Instead of avoiding dogs, though, Jamison, 13, recently turned her energy to helping them.
As part of a class project at the Wood Acres School, Jamison collected pet food, blankets, beds, toys, shampoo, towels, cleaning products and other supplies and donated them to the Fulton County Animal Services. She made flyers, put donation boxes throughout the school and talked with other students about the need to help.
She looked at a number of shelters and rescue groups before deciding on Fulton County.
“I love dogs,” she said. “Fulton not only needed help, but there are a lot of pit bulls there and I was really interested in helping pit bulls. People say bully breeds are vicious, but they’re not. Cooper is super sweet.”
The donation “was very generous,” said Karen Hirsch, a spokeswoman for the LifeLine Animal Project, which is managed by Fulton County Animal Services. “We’re always touched when children take it upon themselves to try to do something good for others. In this case, it will make our animals more comfortable.”
Her father said he’s “proud of the fact that Jamison cares enough to get involved, to try to play some small part in helping others, helping animals and making a difference in her community. The fact that it happens to be an animal shelter she chooses to help given her history just reminds me of how brave and strong she is.”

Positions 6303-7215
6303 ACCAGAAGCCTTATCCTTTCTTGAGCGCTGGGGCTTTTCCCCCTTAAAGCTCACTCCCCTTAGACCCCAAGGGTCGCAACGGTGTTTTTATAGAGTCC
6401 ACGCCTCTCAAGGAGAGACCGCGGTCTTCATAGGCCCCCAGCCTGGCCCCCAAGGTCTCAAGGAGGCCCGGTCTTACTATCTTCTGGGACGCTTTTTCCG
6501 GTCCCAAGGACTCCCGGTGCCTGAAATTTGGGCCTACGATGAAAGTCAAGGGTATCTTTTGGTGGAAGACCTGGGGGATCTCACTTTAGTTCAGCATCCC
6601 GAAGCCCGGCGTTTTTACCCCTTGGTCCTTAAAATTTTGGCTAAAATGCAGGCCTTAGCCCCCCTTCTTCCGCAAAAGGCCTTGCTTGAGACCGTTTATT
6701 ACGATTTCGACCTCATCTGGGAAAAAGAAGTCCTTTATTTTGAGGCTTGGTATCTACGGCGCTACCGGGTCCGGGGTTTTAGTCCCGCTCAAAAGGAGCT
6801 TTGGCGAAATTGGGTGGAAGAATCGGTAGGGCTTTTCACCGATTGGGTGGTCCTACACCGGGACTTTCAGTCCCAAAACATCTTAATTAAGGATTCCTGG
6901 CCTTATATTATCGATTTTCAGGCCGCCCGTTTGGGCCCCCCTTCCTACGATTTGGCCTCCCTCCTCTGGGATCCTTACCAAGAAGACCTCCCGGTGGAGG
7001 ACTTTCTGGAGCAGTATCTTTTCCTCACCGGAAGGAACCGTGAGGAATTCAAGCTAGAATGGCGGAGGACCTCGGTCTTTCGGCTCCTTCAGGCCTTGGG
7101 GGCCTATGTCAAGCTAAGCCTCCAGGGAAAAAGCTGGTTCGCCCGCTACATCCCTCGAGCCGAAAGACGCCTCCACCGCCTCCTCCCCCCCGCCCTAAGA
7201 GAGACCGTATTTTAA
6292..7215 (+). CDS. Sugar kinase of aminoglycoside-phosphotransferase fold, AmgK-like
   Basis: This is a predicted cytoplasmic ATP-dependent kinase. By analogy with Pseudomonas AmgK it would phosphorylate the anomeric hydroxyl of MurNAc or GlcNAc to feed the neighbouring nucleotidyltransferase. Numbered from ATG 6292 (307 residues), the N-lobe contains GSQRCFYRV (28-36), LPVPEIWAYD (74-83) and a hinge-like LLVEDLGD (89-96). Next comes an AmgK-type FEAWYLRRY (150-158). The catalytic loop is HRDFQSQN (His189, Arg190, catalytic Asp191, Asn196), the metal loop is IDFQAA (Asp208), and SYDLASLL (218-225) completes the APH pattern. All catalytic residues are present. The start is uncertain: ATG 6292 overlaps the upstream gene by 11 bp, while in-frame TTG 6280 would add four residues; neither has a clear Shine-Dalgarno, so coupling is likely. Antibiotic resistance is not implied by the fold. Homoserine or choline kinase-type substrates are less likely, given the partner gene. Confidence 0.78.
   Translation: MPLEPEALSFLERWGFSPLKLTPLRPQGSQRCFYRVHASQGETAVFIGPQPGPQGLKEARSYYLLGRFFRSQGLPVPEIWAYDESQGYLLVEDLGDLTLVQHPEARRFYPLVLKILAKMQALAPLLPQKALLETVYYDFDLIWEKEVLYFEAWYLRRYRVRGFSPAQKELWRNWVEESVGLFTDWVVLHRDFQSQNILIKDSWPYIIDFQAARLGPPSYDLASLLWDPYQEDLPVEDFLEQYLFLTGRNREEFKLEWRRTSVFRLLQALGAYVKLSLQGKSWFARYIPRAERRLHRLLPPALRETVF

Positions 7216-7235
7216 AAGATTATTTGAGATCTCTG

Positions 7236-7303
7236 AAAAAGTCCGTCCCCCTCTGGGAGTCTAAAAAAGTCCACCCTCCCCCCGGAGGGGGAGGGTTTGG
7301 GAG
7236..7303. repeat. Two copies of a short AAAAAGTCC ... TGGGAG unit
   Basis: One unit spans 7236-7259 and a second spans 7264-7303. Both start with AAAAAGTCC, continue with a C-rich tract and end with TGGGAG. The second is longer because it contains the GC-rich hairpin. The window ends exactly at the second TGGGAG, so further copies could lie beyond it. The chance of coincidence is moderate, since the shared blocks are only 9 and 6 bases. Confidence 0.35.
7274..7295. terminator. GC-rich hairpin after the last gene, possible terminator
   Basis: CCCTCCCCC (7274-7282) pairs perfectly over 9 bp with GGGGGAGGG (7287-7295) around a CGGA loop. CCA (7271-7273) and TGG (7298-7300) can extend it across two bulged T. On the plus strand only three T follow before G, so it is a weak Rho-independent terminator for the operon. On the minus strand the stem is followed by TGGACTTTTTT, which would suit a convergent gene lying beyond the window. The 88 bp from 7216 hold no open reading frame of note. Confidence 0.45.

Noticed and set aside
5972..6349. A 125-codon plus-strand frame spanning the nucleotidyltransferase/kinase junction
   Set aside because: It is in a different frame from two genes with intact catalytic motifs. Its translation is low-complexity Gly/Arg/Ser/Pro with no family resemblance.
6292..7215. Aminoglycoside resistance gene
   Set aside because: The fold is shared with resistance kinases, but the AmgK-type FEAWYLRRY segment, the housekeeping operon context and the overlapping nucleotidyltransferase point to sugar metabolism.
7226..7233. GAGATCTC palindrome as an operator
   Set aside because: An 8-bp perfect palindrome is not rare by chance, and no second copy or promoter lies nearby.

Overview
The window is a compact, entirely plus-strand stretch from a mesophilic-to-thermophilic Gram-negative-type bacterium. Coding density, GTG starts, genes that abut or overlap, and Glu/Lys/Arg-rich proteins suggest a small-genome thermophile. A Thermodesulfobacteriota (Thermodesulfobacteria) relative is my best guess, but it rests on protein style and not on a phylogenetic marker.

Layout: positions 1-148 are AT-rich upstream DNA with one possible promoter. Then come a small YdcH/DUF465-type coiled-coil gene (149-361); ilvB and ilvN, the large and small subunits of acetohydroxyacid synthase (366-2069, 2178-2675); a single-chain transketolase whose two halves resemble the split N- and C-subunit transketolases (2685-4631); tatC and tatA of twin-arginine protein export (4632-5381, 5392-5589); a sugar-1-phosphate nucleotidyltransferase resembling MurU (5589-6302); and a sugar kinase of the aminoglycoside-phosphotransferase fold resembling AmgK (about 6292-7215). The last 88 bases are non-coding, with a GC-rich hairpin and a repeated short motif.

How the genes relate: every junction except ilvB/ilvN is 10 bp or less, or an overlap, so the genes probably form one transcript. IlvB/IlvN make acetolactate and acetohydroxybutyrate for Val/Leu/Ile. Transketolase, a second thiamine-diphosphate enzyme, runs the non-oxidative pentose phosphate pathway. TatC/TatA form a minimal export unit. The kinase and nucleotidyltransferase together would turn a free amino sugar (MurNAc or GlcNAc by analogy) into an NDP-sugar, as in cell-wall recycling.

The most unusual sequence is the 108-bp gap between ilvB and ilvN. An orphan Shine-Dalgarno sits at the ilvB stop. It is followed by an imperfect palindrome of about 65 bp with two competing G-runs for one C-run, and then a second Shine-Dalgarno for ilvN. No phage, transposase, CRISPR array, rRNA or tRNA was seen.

When Scott Clark got the call that his daughter had been bitten by a dog, he thought at the worst, it might require a few stitches.
On the way to the friend’s house, he received a call that the family decided she probably needed to go to a hospital. He rushed to the hospital and found his daughter holding a pack of ice in a green towel. When he saw her face, it took his breath away.
Jamison Clark with her sisters, Riley (middle), 15, and Mackenzie (right), 17. Jamison, who was severely attacked by a dog, decided to put her fear aside and collect donations for a shelter. CONTRIBUTED
He called his wife, Noel, and warned her to brace herself.
“It looked like hamburger meat,” he said. “I realized it was bad.”
A lower lip was nearly severed. Part of her upper lip was gone. She had defensive wounds on her hands and a right shoulder. In the end, she would need multiple surgeries. One doctor said he stopped counting sutures after reaching 100.
For her part, Jamison doesn’t remember much about the attack. “He bit me, I remember that,” she said. For a few weeks, she had to eat using a syringe, cocktail forks or Popsicle sticks.
The hole in her lip was so big that she could blow water out of it as a party trick.
“She said if you don’t laugh about it, you’re going to cry,” her father said.
Once they realized she would be OK, they also thought about Cooper.
“Our first reaction was that we’re going to have to get rid of the dog,” Scott Clark said, “but she wouldn’t hear of it.”
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“I never want this to happen to someone else’s child,” said her mother, Noel. “It was probably the hardest six months we’ve ever had.”
Today, Jamison said she is more careful around dogs. She tries to read their body language.
“If they look scared, I leave them alone,” she said. “If I hear them barking, it worries me a little bit.”
Hirsch didn’t know about Jamison’s experience with the friend’s dog.
“What a brave little girl,” she said.